Four years ago, I went on an Island Mountain Ramblers’ trip to Lowrie Bay, and caught the bug–the bug of venturing (at low tide) along the shore and over headlands to the end of Hansen Bay. So when our trip to Nootka Island was cancelled due to COVID restrictions, I decided to return to Cape Scott, with the hope of forging our way along the lagoon to Nels Bight.
June 7 – camped at San Josef Bay (#3 on the map)
June 8 – over Mt. St. Patick to Lowrie Bay (10k; 6 hours 20 minutes)
June 9 – attempted to get to Rasmus Creek, but fallen trees forced us back and we camped just south of the point leading into Hansen Bay (a 10-hour day!)
June 10 – back to Lowrie Bay
June 11 – home sweet home
June 7 – a short 2.5k walk to our campsite
San Jo–arguably the nicest beach on Vancouver Island!
We managed to squeeze all 6 of our tents into this spot in the trees
Our beach-side kitchen, dining and living room
June 8 – up and over Mt. St. Patrick (416 m.) to Lowrie Bay
A rough trail, but oh! the view from the summit!
Bill with some fancy footwork crossing Russell Creek
June 9—some beautiful and challenging seaside hiking
And the bushiest whacking I’ve ever experienced, especially with an overnight pack!
But fabulous flora along the way
Our camp in a small cove on June 9
Michael caching food for the night
June 10 – return to Lowrie Bay
Eli with a sea lion skull
Thankfully, the bear appears to be well fed!
Luckily, the weather cleared up and we relaxed back at Lowrie Bay
I had fun with this Japanese light bulb that I found, intact!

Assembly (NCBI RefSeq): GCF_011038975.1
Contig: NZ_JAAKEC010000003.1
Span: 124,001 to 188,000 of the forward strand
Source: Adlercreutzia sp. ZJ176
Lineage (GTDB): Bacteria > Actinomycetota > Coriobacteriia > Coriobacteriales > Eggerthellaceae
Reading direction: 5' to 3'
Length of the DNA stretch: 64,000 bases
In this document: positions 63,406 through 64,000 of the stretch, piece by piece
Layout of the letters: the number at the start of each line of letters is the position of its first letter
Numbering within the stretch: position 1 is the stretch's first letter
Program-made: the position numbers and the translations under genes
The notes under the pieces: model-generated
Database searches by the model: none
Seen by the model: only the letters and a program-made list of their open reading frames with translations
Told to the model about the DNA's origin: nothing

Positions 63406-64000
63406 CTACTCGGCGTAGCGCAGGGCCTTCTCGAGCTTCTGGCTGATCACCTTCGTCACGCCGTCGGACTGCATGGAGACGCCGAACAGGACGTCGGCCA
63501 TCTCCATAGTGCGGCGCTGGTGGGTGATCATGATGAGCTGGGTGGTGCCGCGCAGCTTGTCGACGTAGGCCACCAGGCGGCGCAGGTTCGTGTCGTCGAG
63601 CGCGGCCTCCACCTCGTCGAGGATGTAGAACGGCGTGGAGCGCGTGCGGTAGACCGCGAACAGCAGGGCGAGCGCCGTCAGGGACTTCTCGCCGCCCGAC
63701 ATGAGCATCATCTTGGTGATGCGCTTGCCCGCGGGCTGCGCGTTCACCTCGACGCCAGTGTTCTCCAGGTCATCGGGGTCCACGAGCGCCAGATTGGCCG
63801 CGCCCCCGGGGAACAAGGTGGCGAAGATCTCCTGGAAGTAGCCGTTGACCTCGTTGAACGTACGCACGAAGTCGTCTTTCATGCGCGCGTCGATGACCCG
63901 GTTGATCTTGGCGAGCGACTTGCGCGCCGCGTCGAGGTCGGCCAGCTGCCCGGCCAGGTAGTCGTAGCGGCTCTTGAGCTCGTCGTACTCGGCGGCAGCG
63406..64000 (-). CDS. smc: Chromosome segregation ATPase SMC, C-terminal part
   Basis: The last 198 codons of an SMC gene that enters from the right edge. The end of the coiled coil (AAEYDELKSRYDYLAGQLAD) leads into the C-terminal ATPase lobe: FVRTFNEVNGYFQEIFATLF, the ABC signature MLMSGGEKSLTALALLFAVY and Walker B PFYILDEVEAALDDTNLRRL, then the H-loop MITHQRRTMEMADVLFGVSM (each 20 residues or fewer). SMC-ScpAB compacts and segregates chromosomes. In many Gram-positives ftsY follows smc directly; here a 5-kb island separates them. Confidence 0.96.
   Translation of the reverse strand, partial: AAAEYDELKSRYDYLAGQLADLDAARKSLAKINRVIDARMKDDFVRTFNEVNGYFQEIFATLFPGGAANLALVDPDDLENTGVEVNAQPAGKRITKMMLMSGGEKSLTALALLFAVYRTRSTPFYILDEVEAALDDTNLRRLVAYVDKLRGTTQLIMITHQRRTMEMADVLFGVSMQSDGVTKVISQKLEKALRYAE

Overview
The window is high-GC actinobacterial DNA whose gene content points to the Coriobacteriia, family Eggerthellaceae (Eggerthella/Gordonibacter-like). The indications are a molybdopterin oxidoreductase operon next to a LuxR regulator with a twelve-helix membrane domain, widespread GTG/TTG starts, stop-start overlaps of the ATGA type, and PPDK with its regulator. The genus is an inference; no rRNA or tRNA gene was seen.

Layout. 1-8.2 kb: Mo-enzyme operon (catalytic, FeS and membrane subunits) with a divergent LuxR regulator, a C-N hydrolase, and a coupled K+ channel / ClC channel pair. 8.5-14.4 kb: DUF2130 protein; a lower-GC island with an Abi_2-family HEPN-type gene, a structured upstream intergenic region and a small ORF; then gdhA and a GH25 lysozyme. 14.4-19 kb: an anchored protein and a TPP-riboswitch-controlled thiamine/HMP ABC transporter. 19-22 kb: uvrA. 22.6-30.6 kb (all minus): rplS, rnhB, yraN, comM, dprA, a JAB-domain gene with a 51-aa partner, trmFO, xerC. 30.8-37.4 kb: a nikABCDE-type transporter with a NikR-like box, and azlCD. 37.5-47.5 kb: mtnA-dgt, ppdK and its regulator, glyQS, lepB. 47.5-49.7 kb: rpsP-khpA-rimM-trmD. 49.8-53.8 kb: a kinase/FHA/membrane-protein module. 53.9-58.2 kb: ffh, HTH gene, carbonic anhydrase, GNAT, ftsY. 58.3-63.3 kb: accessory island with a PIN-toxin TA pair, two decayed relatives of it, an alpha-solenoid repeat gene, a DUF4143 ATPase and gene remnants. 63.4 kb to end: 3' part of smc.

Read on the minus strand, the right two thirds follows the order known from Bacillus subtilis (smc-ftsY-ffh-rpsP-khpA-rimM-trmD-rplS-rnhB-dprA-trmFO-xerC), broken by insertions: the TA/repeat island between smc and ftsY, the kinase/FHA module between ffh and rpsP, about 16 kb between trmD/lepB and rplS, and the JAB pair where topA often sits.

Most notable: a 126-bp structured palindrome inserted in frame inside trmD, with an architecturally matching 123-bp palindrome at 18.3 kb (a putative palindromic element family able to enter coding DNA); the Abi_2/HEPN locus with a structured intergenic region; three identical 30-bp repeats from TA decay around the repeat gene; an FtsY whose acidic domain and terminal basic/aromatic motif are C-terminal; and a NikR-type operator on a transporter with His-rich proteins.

June 11 – back up Mt. St. Pat
And along San Jo Bay and back to the trailhead
Yes, my hands took a beating, but it was worth it!
I’m a prisoner to my work schedule, and my summer vacation kicks off in the final weekend of June. However, since meeting Phil, I’ve come to participate in an annual pre-summer trip known as the Birthday Hike. This annual prelude-to-summer trip has brought us to some of the best places on Vancouver Island.
For two days, starting June 22, 2019, we set our sights on the three peaks which rise high along the ridge, on the west side of the Elk River Trail. The ridge is among the best Island Alpine I’ve had the pleasure of hiking; its near-pristine nature is protected by the awful bushwhack of Butterwort Creek on one end and a gnarly few steps on the other. It’s the type of terrain that is only visited by the crazy few who would seek out these diminutive objectives over the many giants of the Elk River Valley.
Total Distance 28.6 km
Starting Elevation: 312 m
Maximum Elevation: 1826 m
Total Elevation Gain: 2421 m
Friday, Aug 16: At 8 am, nine of us met at the resort at Great Central Lake to catch the Della Falls water taxi. Due to our numbers Doug, owner of the water taxi, had arranged for two boats so we could all arrive at the same time.
The party of six Ramblers set off from the well marked parking area on Western Mine Road. From there the group started the trail that climbs and weaves its way into the alpine. The relatively gentle gradient that gains 1,100 meters to the ridge crests at kilometre 8. The trail is dispersed with a few rolling treed areas that offer some relief from the grade as well as an impressive view point over looking the Myra Falls mine site.